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Stumbling blogs
By Mu Qian (China Daily)
Updated: 2009-04-14 07:44

Stumbling blogs

Although more than 100 million Chinese people have blogs, Wang Xiaofeng, one of the most famous Chinese bloggers of all, claims this will become less and less popular in the next few years.

Wang bases his conclusion on the fact the blogs are no longer a novelty and the lack of profit-making opportunities on blog websites.

"A blog is not commercially valuable. It is just a place for graffiti," he says.

Wang started his first blog in 2004, when it was becoming popular in China thanks to Muzi Mei, a young woman who made herself famous by writing a blog about her various sexual experiences.

Like most Chinese bloggers, Wang tried several websites but was not satisfied with their service and censorship and opened his independent blog www.wangxiaofeng.net in May 2006.

With his humorous, sometimes cynical comments on pop culture and Chinese society, Wang's blog is now one of the most visited independent blogs in China, with an average of 35,000 daily hits. Together with RSS (Really Simple Syndication), he estimates that about 60,000 people read his blog every day.

His blog gets even more readers than many magazines but Wang says only one company has so far paid to advertise on his site.

"The content and readers of blogs are very mixed, so it is hard to achieve a good advertising effect. That's OK for me. I don't want my blog to become commercial and a burden for me," says Wang, who is a full-time journalist at the Sanlian Life Weekly.

If bloggers are not concerned about their commercial value, it is vital for the websites. After five or six years, some of the first ones are bankrupt or shifting direction.

Www.blogcn.com has changed its name from "China Blog" to "Bo Shang", a made-up word that incorporates "blog" and "fashion", indicating its changing focus.

There have been reports about the collapse of www.bokee.com, the first blog website in China. Its founder, Fang Xingdong, denies its imminent demise but admits that the company is undergoing a strategic contraction and the number of its employees has dived from 200-plus in 2005 to about 30 now.

Stumbling blogs

Fang founded the site in 2002, when he saw its great business potential but, like most of his competitors, Bokee has not had enough advertising income to support itself. This predicament became even more acute when Web portals like www.sina.com began to build blog channels in 2005 and when investment dived in the ongoing financial crisis.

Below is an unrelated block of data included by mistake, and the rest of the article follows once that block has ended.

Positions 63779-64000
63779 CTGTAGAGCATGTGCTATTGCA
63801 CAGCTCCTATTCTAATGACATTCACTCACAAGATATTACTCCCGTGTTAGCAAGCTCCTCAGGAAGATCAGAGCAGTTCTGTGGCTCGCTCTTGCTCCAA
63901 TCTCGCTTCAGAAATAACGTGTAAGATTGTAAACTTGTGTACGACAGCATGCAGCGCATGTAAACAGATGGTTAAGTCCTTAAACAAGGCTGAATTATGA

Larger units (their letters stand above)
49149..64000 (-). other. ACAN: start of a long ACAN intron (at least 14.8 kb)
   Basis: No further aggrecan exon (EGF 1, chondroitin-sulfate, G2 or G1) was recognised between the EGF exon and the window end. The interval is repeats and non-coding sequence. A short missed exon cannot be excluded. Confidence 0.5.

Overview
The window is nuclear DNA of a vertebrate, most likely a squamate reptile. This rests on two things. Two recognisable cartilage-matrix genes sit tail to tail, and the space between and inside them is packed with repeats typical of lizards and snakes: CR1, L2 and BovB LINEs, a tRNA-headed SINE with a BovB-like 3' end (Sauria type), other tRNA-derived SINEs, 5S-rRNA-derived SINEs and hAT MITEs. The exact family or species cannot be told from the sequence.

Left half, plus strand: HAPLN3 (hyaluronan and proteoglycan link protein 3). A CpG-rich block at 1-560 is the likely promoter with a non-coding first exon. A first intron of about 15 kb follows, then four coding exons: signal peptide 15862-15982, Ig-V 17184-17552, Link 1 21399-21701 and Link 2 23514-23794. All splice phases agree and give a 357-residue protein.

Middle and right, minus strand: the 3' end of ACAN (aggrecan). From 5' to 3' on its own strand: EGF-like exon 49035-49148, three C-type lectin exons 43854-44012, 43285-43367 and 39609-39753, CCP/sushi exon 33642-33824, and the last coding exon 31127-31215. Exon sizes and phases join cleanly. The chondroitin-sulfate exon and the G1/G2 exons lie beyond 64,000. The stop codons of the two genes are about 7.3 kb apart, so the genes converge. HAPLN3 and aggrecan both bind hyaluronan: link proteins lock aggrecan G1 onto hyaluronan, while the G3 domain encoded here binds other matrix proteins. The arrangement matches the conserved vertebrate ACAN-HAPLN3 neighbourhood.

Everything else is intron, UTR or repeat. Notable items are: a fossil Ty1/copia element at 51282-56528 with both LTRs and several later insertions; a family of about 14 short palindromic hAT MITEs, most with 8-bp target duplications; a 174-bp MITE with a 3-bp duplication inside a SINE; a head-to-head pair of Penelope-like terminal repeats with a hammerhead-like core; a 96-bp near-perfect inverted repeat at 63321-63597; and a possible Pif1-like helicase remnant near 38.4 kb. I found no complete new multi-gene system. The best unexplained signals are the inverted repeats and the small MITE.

"We have walked along a zigzag road in the commercialization of blogs. What we want to do now is reduce our running costs and live through the downturn," Fang says.

He complains that not enough Chinese blogs have valuable content and that most are just used to entertain.

Hu Yong, an associate professor at Peking University's School of Journalism and Communication, believes the entry of Web portals into the blog market played a key role in the popularization of a medium first used by IT professionals but is also behind many of the difficulties experienced by blog websites.

Fang says one remedy would be to separate so-called "elite blogs" and "grassroots blogs". Www.bokee.com could focus on the former, to influence "opinion leaders and the media"; www.blogchina.com, formerly a part of www.bokee.com, could take care of "the community plus online games," he suggests.

"I'm still optimistic about the future of blogs and I'm prepared to engage in a protracted war," he says.

According to the 23rd Statistical Report on Internet Development in China, released by the China Internet Network Information Center in January, 54.3 percent of Chinese netizens or 162 million people were using blogs by the end of last year.

However, the report also showed that only 35.2 percent were updated within six months, meaning that most bloggers were not at all active.

Many of the first batch of bloggers have packed up. For example, Zhu Yanlin, a Shanghai saleswoman who began blogging in 2003, has not updated hers since 2006.

"At first I felt quite excited about my blog and updated it every day," she says. "After a while I began to update it every few days, then every few weeks, every few months, until I didn't write at all and even forgot my password!

"When I look back at my blog, it was very pretentious. Everyone has some inclination toward exhibitionism and voyeurism, and these appear in people's blogs."

On the other hand, Huang Jiashi, a 28-year-old newspaper editor from Nanjing, has been blogging since 2004 and says her day is not complete unless she has updated hers.

"I seem to have become obsessive," she admits. "The blog is a record of my life. I can now check my old ones and see what I was doing on this day in all those years. Almost every person in my office has a blog. We have links to each other and often comment on each other's blogs. For me, blogging is a way of communication and a part of my life."

For Wang, who has published two collections of blog essays, blogging has changed his life. "When I share something fun in my life with others, I am chewing the cud of the fun. Doing this every day, I find that life is not that boring," he says.

Blogging has also changed his writing style.

"In the past, writing was like wrestling for me, but since I began blogging I've been more relaxed while writing," he says. "It has also widened my scope of writing and restructured my mind."

Associate professor Hu believes Chinese people are more enthusiastic bloggers than those in Western countries because it offers an important outlet that traditional Chinese media fail to provide.

"It will exist for a long time," he insists. "Because of people's need to express themselves and the revolutionary nature of blogging. New technology keeps emerging but blogs still have their place."

Stumbling blogs

(China Daily 04/14/2009 page18)